So the purpose of this blog is to take the two halves of the WARRIOR SAINTS project, the personal and the public, and bring them to a point of daily confrontation and reconciliation. I need to do this to get to the heart of this project and bring it out as much as I can. This blog will serve as a regular meditation forum for me as I work through the project: completing production, reviewing and editing footage, community outreach and many other aspects of what it takes to get a movie made and seen. This has been an incredible learning experience for me both professionally and personally -- it has forced me to confront my fears and rise to the challenge of making what I hope will be a significant documentary on an amazing topic.

So as my first bit of news to report, I am proud to say that I am the recipient of a quadruple rejection from the 2006 Tribeca Film Festival -- four pieces I submitted (three of which were Sikh-related) were turned down for the May event. I shudder to post this here for fear of the doubts it may cast on my work for anyone reading this. But this is exactly what Sikhism has taught me -- to take those fears and externalize them instead of let them consume one from within -- to turn symbols of shame into emblems of self-acceptance, pride, and progress. There is simply too much work to be done to be bogged down in discouragement. And so, let's begin...

Wednesday, March 08, 2006

Warrior Saints Trailer Part III: Finding Home

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Warrior Saints Trailer Part II: Deeper Discoveries

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Warrior Saints Trailer Part I: First Encounters

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Tuesday, March 07, 2006

Dastaar: Defending Sikh Identity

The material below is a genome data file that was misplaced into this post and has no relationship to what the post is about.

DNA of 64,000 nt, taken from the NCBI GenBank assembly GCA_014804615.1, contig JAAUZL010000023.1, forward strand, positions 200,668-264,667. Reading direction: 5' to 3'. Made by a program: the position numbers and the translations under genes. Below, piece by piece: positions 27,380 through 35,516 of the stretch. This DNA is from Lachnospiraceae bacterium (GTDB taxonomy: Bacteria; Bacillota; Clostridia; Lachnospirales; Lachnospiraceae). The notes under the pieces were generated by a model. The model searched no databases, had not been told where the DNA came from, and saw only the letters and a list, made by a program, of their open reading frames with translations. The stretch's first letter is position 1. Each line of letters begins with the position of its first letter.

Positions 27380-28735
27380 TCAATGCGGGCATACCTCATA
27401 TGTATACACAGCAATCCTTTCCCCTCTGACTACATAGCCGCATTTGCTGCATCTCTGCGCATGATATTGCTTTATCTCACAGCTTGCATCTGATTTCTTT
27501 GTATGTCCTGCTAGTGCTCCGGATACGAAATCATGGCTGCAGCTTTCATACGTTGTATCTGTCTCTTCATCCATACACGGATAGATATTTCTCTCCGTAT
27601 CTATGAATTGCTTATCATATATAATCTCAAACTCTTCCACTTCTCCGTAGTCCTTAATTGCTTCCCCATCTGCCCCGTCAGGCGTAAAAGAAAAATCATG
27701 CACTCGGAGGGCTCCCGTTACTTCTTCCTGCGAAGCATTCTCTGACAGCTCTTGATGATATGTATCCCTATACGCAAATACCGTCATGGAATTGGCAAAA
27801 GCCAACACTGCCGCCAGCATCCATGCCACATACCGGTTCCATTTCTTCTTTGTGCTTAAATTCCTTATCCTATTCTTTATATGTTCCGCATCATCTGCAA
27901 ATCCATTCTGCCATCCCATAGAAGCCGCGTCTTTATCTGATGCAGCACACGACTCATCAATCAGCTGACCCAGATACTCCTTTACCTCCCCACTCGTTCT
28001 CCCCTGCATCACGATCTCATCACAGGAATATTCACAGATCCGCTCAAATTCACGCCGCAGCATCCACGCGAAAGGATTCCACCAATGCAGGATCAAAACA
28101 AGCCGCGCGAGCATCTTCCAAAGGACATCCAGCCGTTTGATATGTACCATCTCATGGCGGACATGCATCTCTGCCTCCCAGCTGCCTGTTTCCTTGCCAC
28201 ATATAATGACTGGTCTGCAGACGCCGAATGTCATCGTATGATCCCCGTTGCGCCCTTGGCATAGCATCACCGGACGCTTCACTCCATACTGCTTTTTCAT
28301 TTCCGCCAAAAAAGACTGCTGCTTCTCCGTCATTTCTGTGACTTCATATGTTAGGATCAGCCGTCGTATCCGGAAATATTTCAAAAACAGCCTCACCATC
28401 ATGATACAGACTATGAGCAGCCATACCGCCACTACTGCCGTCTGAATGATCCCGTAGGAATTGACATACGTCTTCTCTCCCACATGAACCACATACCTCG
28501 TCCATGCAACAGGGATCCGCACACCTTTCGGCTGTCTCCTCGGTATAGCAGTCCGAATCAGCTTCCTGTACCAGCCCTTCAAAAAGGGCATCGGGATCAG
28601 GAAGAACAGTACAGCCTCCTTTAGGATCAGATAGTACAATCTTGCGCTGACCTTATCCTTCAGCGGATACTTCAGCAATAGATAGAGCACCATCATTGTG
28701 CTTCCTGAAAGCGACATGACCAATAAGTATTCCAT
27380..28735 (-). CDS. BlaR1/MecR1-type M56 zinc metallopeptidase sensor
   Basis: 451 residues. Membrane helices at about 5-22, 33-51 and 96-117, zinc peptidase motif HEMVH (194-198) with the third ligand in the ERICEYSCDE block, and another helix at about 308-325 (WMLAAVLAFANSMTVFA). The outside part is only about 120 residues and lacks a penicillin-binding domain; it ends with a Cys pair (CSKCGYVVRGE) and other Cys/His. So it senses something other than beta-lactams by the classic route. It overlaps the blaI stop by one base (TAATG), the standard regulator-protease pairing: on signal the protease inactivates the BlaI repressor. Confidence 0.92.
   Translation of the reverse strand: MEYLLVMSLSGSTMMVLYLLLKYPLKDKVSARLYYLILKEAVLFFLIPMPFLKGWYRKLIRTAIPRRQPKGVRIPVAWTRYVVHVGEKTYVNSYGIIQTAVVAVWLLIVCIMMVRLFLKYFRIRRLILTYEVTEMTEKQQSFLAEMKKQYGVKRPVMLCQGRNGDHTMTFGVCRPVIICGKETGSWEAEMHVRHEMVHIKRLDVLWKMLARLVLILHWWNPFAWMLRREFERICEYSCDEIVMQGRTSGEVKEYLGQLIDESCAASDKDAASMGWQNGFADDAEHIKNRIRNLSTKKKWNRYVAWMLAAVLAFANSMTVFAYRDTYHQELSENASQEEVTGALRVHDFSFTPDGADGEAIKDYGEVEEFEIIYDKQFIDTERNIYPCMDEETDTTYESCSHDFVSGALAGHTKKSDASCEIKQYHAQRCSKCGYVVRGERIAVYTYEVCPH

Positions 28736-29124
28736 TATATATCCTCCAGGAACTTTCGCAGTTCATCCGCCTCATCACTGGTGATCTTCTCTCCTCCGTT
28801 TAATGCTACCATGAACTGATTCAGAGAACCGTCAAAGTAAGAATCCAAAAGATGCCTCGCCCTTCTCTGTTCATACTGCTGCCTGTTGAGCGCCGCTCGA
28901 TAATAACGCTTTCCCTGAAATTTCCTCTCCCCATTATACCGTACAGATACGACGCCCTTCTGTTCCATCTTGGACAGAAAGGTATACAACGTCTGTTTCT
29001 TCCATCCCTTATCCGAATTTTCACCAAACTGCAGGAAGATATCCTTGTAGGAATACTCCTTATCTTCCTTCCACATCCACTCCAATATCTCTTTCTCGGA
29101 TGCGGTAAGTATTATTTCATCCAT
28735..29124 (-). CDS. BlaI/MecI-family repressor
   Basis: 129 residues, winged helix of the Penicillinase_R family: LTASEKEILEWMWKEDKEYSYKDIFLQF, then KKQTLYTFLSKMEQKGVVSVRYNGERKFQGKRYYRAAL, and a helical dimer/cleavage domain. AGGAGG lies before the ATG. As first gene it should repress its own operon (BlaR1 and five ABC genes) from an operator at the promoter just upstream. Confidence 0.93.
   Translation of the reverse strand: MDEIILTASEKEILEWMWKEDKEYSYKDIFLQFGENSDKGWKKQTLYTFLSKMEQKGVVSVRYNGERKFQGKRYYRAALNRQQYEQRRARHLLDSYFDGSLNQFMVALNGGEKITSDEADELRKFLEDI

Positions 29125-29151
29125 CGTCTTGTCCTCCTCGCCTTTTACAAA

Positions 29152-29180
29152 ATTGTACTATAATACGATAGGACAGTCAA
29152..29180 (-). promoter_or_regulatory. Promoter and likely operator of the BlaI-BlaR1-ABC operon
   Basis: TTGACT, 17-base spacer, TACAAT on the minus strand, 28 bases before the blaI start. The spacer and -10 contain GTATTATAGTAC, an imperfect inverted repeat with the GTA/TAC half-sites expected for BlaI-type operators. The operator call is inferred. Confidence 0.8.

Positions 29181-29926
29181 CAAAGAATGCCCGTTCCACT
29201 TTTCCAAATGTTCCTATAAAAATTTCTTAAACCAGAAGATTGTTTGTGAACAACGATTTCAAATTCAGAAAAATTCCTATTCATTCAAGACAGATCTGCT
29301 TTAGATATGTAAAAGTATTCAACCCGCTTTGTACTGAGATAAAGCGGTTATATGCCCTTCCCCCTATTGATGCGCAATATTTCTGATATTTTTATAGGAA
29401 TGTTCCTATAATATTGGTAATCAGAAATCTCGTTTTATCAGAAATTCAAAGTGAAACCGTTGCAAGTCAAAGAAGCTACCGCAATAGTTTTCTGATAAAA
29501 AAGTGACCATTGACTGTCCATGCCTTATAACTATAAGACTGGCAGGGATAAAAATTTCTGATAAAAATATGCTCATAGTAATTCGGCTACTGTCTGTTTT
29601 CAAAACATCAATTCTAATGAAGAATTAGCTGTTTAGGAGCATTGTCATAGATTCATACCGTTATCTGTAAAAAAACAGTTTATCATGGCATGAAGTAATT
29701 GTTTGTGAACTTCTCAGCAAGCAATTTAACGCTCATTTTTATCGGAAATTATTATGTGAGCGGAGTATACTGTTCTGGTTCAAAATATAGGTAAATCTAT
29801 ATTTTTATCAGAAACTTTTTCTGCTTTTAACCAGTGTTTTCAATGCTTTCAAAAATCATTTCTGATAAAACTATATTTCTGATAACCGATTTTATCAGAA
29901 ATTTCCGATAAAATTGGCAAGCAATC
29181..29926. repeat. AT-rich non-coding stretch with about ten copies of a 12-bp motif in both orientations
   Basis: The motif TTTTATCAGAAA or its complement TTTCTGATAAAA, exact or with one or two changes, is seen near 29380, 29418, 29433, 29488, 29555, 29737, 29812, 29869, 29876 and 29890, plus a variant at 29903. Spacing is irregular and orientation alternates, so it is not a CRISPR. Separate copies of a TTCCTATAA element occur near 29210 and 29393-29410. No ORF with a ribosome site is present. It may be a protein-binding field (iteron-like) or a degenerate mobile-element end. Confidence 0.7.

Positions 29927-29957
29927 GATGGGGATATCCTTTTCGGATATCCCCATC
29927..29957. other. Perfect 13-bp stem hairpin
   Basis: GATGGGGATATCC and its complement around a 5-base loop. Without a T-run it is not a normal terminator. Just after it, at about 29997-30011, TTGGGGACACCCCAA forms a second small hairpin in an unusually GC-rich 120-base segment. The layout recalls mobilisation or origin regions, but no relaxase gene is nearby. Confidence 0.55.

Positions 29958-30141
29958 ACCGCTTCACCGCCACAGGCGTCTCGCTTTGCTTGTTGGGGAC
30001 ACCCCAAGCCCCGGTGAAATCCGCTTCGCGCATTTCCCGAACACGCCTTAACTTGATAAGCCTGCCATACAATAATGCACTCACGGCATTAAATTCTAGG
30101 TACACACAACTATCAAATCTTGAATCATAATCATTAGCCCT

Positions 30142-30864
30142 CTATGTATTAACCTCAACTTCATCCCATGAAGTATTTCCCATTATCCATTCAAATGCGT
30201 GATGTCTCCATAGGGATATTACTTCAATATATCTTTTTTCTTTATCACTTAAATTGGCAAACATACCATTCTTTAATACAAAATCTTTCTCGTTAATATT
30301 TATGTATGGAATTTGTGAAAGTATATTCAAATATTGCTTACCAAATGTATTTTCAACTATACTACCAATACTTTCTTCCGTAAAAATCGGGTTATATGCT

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DASTAAR: DEFENDING SIKH IDENTITY presents the struggle of the Sikh American community against discrimination and violence caused by ignorance of an essential symbol of the Sikh faith -- the dastaar , or turban. The documentary begins by observing the simple, quiet act of putting on the dastaar , a daily ritual imbued with the Sikh values of honor, discipline and faith. The solemnity of this ritual contrasts with recent incidents of violence and discrimination against Sikhs due to the wearing of the dastaar, which all Sikh men are required to wear at all times in public. Such incidents include the vicious attack on Gurcharan Singh and Rajinder Singh Khalsa by five men after being accused of being terrorists, two NYPD officers who left the force after refusing the order to remove their dastaars while on duty, and a subway operator who wore his dastaar for 20 years until being recently ordered to remove his dastaar . Even though Sikhs have no relationship with the terrorist networks of the Middle East, they are often mistaken as terrorists due to their wearing turbans. The film explores how images in the media fuel the association of the turban with terrorism, leading to the widespread discrimination against Sikhs. The film also shows the efforts made by the Sikh community to counter this discrimination through a combination of community activism, legal action, legislation and education.